this is, of course, what we do best: answer questions
Kenneth K. Vernor writes:
I am a new student in the shroud world, but I am about 98% convinced it is legitimate.
I am interested in studying the scourging in depth. Mostly, I would like to read accounts of HOW the Romans scourged.
So far I have come across these methods:
The two most common seem to be tied with His hands above His head facing a column or a small post and tied to a low post. The third one is suspension by His hands with 100 lbs of weight tied to the feet. And I found one reference that mentions being tied between two columns.
In all instances He was naked.
I have also read accounts where salt was applied to the wounds. In another salt water was dumped on Him if He passed out.
I have read two well researched papers on scourging (Scourge bloodstains on the Turin Shroud: an evidence for different instruments used by Barbara Faccini, New Image Processing of the Turin Shroud Scourge Marks by Barbara Faccini and Giulio Fanti) that differs from Zugibe’s book. While Zugibe wrote a great book, I do believe he missed the boat on the scourging. He thought the Romans did the Jewish thing and limited the beating to 40 strokes. I do not know why he would think that. They didn’t follow other Jewish rules like where to administer the strokes. Plus, I am confident the Man of the shroud had well over 40 strokes. (Zugibe counted over 100 and using a three thonged flagrum, that would fit in his window. However, I would assume the Body had many more scourge marks that are not imaged on the shroud; on the sides and under the arms. Faccini counted 196 flagrum marks with a total of 372 including all the marks.)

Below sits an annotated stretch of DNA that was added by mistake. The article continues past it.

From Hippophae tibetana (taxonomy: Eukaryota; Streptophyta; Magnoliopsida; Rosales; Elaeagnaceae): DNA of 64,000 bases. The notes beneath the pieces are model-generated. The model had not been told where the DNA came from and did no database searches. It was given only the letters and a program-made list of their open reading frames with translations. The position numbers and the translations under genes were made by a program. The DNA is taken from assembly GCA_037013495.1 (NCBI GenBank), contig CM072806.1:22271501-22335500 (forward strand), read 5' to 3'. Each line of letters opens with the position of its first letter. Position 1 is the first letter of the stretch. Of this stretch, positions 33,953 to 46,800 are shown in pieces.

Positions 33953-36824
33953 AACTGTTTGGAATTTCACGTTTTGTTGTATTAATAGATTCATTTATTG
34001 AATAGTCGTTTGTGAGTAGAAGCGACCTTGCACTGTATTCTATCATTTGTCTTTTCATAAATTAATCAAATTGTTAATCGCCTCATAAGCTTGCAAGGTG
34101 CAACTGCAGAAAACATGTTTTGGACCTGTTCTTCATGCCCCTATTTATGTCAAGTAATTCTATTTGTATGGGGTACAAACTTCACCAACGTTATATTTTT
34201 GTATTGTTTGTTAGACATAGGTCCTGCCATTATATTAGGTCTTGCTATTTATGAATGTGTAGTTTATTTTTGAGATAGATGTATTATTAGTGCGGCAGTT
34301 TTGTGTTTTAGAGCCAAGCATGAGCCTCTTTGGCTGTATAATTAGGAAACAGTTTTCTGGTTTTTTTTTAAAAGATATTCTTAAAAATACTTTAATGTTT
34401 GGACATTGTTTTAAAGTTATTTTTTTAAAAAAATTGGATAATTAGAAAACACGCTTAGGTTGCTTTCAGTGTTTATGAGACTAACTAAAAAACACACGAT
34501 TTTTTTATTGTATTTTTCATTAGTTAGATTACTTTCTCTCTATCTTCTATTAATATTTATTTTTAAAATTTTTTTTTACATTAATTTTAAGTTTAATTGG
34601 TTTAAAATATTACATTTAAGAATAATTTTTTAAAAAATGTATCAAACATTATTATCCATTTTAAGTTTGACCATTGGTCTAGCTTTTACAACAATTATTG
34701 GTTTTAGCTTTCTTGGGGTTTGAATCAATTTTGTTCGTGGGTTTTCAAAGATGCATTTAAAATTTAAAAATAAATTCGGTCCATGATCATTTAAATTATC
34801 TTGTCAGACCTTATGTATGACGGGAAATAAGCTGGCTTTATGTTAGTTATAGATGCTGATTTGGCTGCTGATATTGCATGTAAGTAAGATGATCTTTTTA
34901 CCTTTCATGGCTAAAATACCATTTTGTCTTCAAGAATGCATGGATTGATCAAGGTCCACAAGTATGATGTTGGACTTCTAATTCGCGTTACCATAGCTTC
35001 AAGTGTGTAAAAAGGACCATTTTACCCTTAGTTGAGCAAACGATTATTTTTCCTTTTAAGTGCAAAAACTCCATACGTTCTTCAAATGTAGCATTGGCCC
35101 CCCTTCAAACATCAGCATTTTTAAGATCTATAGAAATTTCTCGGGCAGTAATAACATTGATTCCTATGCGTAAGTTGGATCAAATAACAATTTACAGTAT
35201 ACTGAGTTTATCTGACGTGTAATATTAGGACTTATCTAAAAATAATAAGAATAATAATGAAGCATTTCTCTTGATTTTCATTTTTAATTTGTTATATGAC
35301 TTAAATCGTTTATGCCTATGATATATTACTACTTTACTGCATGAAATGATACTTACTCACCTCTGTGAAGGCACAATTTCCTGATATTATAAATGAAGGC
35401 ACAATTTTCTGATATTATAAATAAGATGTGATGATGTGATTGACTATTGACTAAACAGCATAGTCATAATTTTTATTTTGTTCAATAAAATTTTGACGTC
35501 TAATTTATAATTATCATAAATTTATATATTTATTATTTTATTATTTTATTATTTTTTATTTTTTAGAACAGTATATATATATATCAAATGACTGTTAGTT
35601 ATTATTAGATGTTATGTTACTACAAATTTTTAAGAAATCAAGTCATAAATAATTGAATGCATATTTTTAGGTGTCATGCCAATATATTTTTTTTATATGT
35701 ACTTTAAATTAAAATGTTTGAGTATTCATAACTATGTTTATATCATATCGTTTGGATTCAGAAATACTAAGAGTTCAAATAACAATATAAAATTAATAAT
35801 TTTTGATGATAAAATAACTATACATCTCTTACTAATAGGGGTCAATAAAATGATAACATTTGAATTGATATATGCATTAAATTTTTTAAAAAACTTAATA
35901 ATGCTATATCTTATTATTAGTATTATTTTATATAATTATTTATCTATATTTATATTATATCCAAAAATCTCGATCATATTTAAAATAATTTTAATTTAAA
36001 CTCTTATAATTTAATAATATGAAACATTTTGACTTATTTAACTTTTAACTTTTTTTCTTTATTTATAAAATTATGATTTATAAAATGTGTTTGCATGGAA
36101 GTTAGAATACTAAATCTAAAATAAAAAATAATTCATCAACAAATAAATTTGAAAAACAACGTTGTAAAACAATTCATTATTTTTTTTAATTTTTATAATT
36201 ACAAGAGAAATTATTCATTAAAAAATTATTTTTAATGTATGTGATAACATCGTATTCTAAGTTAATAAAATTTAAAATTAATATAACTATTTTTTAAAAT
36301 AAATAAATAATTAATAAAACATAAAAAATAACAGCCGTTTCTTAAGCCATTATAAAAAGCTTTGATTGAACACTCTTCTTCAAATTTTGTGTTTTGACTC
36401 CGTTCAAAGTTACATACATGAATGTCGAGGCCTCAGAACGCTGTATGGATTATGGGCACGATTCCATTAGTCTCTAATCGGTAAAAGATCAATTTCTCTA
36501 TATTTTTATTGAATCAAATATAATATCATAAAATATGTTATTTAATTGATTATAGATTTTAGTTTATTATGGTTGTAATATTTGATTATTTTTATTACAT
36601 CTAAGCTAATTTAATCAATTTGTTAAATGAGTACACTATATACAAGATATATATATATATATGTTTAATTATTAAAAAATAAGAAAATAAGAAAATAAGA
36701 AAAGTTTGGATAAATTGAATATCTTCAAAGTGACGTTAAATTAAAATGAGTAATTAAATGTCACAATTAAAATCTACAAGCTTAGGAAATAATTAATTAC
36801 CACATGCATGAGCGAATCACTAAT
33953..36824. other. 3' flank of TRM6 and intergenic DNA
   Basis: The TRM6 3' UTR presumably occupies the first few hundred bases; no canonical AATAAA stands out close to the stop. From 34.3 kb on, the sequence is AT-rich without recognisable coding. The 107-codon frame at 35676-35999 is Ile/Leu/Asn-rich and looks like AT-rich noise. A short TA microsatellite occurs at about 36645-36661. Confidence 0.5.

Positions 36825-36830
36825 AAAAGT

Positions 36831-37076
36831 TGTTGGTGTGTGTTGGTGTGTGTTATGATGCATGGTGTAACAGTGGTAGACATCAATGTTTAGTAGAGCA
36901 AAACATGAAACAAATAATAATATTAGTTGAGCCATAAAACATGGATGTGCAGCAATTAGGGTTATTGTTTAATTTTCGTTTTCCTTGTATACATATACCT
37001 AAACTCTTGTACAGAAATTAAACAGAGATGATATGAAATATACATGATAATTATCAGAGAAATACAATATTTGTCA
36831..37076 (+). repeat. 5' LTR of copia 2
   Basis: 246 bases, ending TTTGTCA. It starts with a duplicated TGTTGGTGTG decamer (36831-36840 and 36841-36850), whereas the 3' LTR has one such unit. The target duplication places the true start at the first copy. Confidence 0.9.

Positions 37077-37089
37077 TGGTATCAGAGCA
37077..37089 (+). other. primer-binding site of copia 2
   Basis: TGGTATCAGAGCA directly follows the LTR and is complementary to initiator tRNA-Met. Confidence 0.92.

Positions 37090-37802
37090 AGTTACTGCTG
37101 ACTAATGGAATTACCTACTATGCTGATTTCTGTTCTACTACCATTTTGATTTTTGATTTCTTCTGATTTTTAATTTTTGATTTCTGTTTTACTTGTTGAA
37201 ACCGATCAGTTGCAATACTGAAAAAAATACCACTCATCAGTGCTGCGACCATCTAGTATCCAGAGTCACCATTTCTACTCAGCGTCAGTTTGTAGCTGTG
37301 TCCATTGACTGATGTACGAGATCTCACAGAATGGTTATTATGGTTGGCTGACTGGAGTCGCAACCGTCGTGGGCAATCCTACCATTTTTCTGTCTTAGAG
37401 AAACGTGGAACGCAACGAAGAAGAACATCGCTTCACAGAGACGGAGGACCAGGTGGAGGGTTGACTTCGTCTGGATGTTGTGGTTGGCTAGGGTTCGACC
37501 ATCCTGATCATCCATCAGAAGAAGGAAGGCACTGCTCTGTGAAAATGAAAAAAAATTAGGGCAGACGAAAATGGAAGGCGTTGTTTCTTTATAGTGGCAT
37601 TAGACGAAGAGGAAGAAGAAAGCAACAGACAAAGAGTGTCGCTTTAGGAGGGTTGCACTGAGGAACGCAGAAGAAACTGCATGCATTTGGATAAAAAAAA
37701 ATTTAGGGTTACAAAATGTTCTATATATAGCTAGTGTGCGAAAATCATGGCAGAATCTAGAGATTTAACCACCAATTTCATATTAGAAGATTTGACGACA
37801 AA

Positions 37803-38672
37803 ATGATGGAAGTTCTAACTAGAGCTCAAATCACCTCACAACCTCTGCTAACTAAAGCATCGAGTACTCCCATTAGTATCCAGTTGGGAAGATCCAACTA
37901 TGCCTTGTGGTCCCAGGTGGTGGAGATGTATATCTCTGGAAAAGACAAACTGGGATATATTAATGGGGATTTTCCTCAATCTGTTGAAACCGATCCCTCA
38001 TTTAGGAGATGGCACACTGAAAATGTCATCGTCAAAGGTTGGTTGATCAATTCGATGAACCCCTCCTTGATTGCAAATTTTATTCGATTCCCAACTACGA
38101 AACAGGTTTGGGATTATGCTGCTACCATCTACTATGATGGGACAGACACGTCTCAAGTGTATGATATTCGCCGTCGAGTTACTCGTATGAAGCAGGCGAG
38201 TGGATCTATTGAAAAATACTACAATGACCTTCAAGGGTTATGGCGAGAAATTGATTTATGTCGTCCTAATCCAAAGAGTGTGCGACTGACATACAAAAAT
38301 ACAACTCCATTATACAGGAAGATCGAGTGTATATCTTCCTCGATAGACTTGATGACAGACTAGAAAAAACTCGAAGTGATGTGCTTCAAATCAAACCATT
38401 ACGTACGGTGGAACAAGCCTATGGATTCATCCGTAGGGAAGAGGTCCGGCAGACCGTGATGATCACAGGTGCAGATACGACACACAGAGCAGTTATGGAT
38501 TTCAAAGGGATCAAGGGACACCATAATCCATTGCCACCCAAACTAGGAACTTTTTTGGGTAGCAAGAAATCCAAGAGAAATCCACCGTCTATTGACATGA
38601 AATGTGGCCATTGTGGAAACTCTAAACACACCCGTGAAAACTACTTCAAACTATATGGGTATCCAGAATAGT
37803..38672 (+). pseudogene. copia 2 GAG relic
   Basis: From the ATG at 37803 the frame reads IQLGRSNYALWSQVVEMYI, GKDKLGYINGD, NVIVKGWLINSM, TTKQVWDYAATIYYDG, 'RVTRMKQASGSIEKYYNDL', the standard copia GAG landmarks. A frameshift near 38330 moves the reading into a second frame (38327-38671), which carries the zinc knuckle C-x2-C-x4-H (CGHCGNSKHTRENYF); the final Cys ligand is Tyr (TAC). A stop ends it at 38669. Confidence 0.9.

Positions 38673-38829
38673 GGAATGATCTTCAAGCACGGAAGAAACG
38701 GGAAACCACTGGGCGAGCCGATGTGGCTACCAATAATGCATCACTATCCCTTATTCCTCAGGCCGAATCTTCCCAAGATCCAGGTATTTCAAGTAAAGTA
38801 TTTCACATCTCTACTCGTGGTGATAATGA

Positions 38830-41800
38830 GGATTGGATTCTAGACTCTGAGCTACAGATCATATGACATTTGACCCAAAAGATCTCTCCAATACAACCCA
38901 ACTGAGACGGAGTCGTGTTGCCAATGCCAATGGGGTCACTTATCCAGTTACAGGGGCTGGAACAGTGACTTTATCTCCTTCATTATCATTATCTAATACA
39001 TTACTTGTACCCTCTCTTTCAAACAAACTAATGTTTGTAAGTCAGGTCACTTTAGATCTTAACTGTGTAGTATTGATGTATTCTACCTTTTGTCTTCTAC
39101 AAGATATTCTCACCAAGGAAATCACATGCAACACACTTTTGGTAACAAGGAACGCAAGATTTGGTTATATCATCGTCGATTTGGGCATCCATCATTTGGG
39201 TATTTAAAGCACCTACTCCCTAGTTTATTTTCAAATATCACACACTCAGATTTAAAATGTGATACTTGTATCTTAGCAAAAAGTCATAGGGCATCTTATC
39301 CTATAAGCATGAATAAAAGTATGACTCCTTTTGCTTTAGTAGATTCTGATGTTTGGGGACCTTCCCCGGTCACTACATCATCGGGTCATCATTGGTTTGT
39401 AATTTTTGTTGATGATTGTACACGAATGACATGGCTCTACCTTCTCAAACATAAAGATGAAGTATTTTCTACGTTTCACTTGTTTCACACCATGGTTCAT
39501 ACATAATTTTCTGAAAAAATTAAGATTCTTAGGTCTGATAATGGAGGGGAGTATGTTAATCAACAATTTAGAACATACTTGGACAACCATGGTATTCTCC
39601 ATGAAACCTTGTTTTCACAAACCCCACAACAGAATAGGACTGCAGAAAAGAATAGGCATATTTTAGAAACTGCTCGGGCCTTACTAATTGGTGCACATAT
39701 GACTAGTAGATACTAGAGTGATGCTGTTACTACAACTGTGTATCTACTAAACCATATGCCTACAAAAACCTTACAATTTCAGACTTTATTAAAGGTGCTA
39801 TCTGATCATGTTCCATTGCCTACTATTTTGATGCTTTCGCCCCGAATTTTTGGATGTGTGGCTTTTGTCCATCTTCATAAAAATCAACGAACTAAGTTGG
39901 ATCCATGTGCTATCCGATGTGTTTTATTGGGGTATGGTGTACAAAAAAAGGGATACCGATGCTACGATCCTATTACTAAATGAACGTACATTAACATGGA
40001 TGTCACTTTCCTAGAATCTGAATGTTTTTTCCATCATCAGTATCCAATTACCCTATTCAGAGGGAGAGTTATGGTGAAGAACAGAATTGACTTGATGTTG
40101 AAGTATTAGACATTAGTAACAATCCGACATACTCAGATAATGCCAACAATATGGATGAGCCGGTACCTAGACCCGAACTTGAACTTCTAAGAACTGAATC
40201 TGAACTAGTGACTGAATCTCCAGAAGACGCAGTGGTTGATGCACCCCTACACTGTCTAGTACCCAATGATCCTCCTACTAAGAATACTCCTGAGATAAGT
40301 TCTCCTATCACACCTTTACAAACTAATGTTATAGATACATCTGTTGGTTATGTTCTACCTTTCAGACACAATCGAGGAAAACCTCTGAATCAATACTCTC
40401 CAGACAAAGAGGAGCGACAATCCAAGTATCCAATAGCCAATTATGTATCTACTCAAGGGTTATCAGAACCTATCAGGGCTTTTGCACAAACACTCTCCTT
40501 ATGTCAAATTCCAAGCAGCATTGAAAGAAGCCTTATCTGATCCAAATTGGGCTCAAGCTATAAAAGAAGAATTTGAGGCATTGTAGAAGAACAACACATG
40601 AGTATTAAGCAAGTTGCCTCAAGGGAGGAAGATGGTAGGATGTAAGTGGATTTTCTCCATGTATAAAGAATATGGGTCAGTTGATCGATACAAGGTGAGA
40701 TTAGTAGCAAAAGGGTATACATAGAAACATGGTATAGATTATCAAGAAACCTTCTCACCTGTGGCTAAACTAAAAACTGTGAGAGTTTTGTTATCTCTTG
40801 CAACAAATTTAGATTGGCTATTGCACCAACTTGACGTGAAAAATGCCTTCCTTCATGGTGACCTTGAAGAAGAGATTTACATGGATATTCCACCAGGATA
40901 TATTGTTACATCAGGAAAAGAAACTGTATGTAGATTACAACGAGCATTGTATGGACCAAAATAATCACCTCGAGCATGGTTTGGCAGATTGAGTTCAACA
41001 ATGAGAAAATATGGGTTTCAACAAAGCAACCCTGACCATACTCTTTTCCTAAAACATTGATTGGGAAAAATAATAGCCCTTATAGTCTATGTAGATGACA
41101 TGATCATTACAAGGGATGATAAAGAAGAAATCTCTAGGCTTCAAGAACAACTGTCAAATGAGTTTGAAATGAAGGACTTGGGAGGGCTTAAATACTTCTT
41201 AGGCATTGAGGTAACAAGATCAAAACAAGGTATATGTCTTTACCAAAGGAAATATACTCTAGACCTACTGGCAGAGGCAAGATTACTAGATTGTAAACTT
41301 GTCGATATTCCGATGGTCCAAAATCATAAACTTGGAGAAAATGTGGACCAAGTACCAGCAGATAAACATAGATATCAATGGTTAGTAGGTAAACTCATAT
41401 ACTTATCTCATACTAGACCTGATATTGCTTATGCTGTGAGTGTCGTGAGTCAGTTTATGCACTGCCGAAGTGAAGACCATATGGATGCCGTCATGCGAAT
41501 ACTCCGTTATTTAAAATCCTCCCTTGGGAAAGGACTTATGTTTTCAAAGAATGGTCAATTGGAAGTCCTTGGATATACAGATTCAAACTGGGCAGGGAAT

At any rate, these two papers show scourge marks across the middle of the chest. I would think this may point to the suspension method. (with another type of whip also being used) Acts 22:25 seems to also support this method. What do you think?
Can you point me to some information on Roman scourging? I think I have searched the web thoroughly.
I have also been in contact with Barrie Schwortz. He has been great.
Thank you for your time.
Picture: Peter Paul Rubens, Flagellation of Christ, Antwerp, Church of St. Paul. ca. A.D. 1616. Source: Wikimedia (Wikipedia), hot linked with permissions.